The Future of the UnderBanked is Bright

Curious about the Unbanked in today’s world?

Underbanked and Unbanked are terms that are growing in popularity when it comes to FinTech. A decade ago, the unbanked were seen as a huge risk, and financial companies stayed FAR away. The exception to that rule was typically just prepaid credit cards.

Today, all of that is changing. Nowadays, these terms represent everyone from Gen Z consumers, students, struggling workers, and even cryptocurrency users. The FDIC estimates that in 2017, 10% of the households between the ages of 15-24 were unbanked. 8.4 million US households were unbanked, and 24.2 million were underbanked. 

Who are the Unbanked and Underbanked

An unbanked person has no checking or savings account. They rely on a cash-only economy or a system of prepaid card services. The unbanked may only be paid in cash, for example, a Gen Z’er who receives an allowance from their parents. In short, they lack access to banking options.

The underbanked have a checking or savings account, but they primarily rely on other nontraditional financial methods. These methods can include online cryptocurrency, or brick and mortar resources such as payday loans rent-to-own, and check cashing services.

Also, while one of the most cited reasons for not using a traditional bank is limited funds or poor credit scores, these aren’t the only reasons. Some individuals may have a distrust of banks due to bad experiences in the past, or they may find the fees of traditional banking too high.

AI Breaks Down Boundaries

In the past, providing services to the Underbanked has not been viable, but the increase of digital tools and a shifting competitive landscape has created more opportunities.

AI and mobile banking have played a significant factor in tapping into the Un/Underbanked population. They’ve allowed financial institutions to have more knowledge around risk factors and create personalized products for those who are classified as high risk. In the past, there wasn’t enough data to accurately target and provide alternative solutions, such as sliding fee accounts. The algorithms in banking become more advanced every day, making artificial intelligence a core port of serving the non-traditional banked.

Banks also are looking for new growth opportunities. Challenger banks are one of the fastest-growing areas of FinTech, raising $2.5 billion this year so far and opening more than 30 million accounts. With the onslaught of these digital banks, more established banks have to find new ways to generate revenue. The 33 million US residents who are unbanked or underbanked is the perfect place to target.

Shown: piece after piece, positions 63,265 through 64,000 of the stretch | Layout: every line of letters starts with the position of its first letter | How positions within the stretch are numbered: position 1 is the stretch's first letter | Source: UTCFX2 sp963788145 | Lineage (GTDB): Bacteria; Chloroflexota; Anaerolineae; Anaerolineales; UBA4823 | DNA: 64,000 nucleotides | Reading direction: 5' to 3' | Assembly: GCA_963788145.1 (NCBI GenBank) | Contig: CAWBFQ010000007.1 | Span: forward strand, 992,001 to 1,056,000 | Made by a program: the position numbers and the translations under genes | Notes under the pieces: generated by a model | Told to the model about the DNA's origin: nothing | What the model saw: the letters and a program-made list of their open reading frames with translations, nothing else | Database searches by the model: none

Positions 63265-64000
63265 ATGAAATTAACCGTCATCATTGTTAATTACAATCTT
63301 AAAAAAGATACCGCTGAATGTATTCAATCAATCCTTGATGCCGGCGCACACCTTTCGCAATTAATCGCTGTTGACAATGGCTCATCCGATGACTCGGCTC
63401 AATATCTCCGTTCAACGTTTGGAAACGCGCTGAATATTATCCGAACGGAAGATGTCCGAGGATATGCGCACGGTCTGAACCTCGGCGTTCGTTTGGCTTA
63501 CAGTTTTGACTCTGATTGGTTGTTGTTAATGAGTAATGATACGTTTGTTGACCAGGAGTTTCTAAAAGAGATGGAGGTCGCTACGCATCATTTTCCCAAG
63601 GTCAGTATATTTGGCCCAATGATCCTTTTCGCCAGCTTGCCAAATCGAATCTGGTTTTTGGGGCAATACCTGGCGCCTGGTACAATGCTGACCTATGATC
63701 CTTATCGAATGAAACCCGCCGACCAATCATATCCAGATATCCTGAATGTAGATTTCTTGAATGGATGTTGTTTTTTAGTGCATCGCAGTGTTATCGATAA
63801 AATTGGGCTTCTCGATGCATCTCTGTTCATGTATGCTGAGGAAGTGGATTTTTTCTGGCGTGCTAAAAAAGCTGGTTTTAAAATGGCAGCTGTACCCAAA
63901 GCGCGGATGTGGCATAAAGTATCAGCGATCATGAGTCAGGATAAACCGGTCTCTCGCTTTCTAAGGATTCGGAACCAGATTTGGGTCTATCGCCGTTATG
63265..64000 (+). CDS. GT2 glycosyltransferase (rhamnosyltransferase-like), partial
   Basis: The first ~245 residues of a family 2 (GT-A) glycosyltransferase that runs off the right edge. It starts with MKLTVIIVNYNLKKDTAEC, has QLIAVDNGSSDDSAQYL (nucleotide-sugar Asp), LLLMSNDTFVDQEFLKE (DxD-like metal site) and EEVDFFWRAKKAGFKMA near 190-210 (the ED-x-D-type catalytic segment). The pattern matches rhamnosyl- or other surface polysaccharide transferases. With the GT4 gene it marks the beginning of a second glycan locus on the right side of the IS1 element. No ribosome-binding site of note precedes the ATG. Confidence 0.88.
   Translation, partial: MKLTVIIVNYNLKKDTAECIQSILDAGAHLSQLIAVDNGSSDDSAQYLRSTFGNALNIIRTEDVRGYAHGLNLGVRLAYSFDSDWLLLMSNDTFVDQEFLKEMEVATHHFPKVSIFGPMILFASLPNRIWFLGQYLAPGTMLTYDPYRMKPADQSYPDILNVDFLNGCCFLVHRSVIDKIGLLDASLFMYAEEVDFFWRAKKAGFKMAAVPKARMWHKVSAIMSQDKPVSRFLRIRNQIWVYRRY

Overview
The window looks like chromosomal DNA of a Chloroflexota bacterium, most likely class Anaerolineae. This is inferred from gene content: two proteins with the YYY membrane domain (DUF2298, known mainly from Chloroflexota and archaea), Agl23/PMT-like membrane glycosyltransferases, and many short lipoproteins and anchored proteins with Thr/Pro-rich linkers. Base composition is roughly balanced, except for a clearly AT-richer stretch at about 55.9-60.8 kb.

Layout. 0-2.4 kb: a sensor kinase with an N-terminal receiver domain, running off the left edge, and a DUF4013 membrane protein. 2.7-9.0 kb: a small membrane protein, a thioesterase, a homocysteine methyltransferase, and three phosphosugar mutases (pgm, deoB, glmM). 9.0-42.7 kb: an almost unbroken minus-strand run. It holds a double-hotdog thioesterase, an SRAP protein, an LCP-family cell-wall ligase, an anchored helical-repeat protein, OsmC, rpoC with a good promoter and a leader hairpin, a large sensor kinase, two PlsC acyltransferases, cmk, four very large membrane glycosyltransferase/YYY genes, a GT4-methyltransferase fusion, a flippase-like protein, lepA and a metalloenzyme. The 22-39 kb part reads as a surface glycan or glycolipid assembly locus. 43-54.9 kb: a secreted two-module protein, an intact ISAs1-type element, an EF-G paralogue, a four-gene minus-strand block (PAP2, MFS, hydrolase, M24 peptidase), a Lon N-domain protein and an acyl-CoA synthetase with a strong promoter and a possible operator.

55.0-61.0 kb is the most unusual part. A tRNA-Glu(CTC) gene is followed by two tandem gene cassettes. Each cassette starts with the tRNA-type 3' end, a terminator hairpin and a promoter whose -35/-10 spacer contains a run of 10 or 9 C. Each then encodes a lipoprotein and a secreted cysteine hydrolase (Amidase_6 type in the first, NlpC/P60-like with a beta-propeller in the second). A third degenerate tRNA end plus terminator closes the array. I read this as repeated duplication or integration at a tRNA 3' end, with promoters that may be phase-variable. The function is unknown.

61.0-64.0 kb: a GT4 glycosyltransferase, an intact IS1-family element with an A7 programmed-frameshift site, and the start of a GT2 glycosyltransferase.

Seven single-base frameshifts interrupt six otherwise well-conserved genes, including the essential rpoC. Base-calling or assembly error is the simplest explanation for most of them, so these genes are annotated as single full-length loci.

A Future Full of Solutions

Open banking and Alternative credit scoring are two ways that banks can help the under and unbanked.

The concept of open banking allows customers to approve of what financial information is shared, and by sharing that information, banks can create personalized apps and services. Open banking puts more pressure on banks to provide competitive rates and programs, that results in lower fees for those who need it most.

Alternative credit approval is in the early stages, but studies show that this model leads to cheaper loans. This year, the Federal Housing Finance Agency announced that it would require Fannie Mae and Freddie Mac to use alternatives to FICO and Credit Scores with determining an applicant’s creditworthiness.

According to Business Insider, “Using alternative approaches, in contrast, would enable a greater number of consumers to be approved for mortgages, which in turn will likely boost home sales and these lenders’ bottom lines.”


All American’s deserve access to banking institutions, and with the influx of focus on the unbanked and underbanked, the options will continue to grow.

With over a quarter of the households in the US having little to no access to mainstream banking, it’s a win for both the FinTech industry and the under-served.

CB Insights predicts that Q3’19 will see over $1 billion deployed to challenger banks, and a majority of that will focus on the unbanked and underbanked.